Back at the apartment on FRIDAY afternoon, Molly casually checked her itinerary to find they she should have left on THURSDAY. This drastic news led to tears and frustration becuase at one point she wasnt getting back until dayss later. But in the end becuase of luck? or maybe just because our dad works for the CIA, we got molly on a plane that left that night. Que suerte Molly.

At this very moment im at the computer on April Fool´s Day and theres a huge traffic jam honking outside becuase La Seleción Chilena is playing Paraguay and all the poor people stuck in their cars outside are missing the action...theyre even shouting...

Thursday, March 19, 2009

Jets to Brazil

My next adventure was to Brazil on a Gira de Estudios or class trip with my school, El Colegio Aleman. The day after my birthday we gathered outside the school and united as a class for the first time in months. A lot of kids had been in Germany for a short term exchange and it was great hear about their summers. They showed a new appreciation for what I had gone through during my first months and suddenly we could discuss more meaningfully the experiences of an exchange. The name Gira de Estudios might sound like a trip with some higher educational purpose, but don´t be fooled becuase it was actually a week of vacation on the beach and "carreteando" with close friends.

From LA, we took an overnight bus to the Santiago airport to catch our first flight to Buenos Aires. It was probably clear to passing travelers that we were headed to the beach since we sporadically broke into soccer games on the airport floor and were already dressed in swim suits and bright beach colors. I should mention that the class designed sweatshirts specifically for the trip. They were all white except for mine which had unfortuneatly turned pink in a load of laundry... for ten days I suffered from coments about the gringo´s pink sweatshirt, but nevertheless I wore it proudly. From Buenos Aires we connected to Foz de Iguassu and by land crossed the border into Brasil. El Rio de Iguassu creates the borders between Brasil, Argentina, and Paraguay and at the juncture there is a massive series of waterfalls. We didn´t waste too much time in this region, however, since our final destination, Camboriu, was still a 12 hour bus ride east toward the coast. Exhausted, afraid I was getting sick, and without sufficent beroca we rolled into the touristic city of Camboriu and went strait to the beach. The perfect jet lag remedy... The warm water and humid temperature were drastic yet pleasant changes from Chile´s dry climate. The next few days were spent sprawled out lazily on various beaches sipping Caipariñas, fresh coconuts, and working on that tan I never seem to get back at home. And when the sun went down we went out to the happening Brazilan discos or back to the beach outside the hotel. The boarding arrangements turned out to be very, very entertaining since some 300 Argentine girls were staying in the same hotel. Although most of them were 15, the boys in my class were pleasantly occupied making all the girls in the class jealous and bitter. Having just turned 19, I felt like I was out of place for the first time, nevertheless, it was hilarious to just watch the situation unfold. We took a trip over to the Isla de Portobello, which was my favorite destination. We hitched a ride to the isle on a "Pirate Boat", which was a thumping party boat that stopped every once and allowing us to jump of the sides or dive from the masts. The island´s beach was the best we had visited so far and everyone was entertained kayaking, snorkeling, or riding on the classic Banana Boat.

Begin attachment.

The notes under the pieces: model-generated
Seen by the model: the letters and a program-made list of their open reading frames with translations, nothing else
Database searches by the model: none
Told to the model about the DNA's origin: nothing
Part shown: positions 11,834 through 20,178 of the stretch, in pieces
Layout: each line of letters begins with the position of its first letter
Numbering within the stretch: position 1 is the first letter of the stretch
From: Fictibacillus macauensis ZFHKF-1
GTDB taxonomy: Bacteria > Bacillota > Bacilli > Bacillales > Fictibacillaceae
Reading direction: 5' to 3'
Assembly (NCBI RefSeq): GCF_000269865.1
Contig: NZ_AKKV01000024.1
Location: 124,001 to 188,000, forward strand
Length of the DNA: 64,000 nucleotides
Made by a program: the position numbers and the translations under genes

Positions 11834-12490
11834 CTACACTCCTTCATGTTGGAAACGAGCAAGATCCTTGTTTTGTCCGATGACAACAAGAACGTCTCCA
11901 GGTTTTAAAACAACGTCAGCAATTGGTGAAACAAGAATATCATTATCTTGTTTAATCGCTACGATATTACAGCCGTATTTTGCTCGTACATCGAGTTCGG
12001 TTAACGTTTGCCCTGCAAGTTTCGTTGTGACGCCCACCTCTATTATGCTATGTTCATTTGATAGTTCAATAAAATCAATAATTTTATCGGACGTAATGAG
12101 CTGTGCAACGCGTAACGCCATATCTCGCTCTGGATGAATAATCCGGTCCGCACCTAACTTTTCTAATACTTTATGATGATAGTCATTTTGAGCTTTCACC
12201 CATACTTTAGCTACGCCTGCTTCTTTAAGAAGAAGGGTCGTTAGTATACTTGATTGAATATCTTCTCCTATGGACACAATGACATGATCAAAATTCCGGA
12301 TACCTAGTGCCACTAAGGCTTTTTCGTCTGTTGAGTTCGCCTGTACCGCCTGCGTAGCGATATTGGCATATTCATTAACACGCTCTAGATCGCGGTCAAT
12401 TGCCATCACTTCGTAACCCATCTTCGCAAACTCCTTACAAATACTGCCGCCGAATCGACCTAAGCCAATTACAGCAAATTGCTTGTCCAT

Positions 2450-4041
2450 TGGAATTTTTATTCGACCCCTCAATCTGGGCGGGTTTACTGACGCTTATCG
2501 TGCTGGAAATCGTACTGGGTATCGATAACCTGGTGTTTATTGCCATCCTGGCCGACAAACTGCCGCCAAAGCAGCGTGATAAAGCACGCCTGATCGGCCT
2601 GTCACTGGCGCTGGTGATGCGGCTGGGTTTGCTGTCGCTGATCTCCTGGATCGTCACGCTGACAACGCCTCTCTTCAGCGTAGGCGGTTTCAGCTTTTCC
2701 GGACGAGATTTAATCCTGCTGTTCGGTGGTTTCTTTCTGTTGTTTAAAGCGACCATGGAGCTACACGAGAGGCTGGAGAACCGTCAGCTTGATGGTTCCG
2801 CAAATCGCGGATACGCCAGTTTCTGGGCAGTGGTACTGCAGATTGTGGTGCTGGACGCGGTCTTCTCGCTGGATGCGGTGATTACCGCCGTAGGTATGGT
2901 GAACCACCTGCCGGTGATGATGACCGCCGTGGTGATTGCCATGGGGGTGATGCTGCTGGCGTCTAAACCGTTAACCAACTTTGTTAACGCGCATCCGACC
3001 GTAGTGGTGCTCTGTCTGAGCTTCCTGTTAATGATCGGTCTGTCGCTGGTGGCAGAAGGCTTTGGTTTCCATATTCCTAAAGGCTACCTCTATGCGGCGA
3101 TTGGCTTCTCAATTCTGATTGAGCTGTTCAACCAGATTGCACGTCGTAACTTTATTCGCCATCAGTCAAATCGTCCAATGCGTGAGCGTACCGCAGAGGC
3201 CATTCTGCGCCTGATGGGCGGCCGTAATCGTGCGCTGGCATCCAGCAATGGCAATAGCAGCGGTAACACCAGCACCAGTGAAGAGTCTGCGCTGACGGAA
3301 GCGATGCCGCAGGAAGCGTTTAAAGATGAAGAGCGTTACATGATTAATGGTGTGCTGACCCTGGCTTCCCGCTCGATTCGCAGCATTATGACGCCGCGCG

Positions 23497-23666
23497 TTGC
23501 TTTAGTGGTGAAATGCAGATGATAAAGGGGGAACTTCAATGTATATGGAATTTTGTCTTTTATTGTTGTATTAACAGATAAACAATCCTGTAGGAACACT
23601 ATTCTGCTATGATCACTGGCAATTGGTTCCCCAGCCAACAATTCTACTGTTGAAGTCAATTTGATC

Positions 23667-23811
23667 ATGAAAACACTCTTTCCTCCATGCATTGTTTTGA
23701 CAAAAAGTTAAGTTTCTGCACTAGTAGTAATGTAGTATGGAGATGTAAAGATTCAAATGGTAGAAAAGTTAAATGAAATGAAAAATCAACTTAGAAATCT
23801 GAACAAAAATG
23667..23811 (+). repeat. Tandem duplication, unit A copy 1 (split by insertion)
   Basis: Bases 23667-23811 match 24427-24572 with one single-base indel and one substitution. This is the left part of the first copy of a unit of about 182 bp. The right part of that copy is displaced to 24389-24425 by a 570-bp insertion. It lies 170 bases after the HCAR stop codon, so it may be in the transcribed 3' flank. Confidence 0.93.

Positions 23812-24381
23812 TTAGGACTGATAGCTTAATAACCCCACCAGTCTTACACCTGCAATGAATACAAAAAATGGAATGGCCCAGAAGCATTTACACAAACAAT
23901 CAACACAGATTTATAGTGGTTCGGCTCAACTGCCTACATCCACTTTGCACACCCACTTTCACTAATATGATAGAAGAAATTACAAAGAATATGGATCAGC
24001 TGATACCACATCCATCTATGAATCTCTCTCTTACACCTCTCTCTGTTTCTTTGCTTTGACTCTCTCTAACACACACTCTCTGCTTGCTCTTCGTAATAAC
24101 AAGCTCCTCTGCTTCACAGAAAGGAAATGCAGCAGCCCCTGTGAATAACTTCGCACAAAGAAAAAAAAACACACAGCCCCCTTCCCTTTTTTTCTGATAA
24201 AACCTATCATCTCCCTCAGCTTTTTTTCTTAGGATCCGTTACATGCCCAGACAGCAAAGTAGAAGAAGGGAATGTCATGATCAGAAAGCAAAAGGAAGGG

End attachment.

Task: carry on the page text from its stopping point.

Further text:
It really was a tropical vacation... although, it was neat to suddenly be imersed in a Portugese speaking country. Getting around wasn´t all that difficult since it was surprisingly easy to converse with locals in Spanish. It was a strange language to try to listen to, however, things made sense when you read store signs or Billboards. Ironically enough, while out at a disco one night, a kid came up to me and said, "Yo, whats up man hows it going?". I´d like to think I dont look that gringo, but maybe I really do stick out as a foreigner. I responded in Spanish, but later learned that he was a Rotary student from Kansas staying in Santiago and was apart of a district that my group had never come in contact with. Small world...